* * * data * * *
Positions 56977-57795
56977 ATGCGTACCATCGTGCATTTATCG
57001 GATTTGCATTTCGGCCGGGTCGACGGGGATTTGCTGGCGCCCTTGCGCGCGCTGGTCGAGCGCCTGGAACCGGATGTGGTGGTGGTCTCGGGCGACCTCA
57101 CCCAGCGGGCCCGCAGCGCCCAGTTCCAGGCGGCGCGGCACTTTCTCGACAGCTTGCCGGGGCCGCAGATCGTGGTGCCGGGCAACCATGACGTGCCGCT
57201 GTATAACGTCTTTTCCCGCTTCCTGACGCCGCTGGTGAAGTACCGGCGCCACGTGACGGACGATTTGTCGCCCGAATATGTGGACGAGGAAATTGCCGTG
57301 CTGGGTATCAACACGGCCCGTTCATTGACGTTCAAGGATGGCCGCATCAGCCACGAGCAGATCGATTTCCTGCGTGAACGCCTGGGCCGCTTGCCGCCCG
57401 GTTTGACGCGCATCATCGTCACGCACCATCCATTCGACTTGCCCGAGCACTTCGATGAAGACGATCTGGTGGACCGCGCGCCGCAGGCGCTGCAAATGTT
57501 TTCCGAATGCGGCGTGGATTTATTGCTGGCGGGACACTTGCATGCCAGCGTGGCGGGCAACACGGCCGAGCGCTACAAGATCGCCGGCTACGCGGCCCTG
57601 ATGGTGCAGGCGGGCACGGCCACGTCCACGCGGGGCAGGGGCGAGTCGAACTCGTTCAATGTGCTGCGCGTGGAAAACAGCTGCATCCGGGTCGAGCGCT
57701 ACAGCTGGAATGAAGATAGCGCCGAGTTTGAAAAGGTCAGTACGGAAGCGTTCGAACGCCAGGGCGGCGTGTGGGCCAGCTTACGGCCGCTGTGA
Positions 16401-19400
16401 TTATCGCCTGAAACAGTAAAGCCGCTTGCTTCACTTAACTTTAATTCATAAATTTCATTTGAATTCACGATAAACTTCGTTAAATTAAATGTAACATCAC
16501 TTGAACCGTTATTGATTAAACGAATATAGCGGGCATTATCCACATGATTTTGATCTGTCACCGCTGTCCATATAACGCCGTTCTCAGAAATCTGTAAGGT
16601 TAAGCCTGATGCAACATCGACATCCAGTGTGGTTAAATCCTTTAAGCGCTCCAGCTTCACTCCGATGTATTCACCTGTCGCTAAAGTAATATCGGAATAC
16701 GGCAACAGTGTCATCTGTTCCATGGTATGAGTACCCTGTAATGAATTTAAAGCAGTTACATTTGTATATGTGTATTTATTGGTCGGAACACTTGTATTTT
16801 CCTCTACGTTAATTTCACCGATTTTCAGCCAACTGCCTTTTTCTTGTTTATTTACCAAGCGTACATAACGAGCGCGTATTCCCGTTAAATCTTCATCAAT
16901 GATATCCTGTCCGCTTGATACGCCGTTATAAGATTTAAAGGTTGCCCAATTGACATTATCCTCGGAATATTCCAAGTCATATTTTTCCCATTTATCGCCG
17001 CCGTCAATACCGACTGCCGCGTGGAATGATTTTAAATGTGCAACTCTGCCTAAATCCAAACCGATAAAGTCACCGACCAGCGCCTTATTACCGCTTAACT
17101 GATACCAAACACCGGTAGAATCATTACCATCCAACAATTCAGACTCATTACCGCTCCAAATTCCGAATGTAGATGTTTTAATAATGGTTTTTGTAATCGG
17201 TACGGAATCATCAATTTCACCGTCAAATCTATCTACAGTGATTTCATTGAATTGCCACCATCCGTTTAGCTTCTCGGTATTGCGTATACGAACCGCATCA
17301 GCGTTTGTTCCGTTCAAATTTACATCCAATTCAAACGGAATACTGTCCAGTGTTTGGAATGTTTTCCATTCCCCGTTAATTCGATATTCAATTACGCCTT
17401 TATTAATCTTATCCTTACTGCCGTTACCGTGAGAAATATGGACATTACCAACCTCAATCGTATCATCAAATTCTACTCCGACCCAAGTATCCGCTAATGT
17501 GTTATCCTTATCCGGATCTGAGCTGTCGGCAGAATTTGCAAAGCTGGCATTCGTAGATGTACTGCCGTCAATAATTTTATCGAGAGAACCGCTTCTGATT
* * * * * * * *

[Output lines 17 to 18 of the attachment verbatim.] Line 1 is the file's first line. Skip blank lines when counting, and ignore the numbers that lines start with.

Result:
16901 GATATCCTGTCCGCTTGATACGCCGTTATAAGATTTAAAGGTTGCCCAATTGACATTATCCTCGGAATATTCCAAGTCATATTTTTCCCATTTATCGCCG
17001 CCGTCAATACCGACTGCCGCGTGGAATGATTTTAAATGTGCAACTCTGCCTAAATCCAAACCGATAAAGTCACCGACCAGCGCCTTATTACCGCTTAACT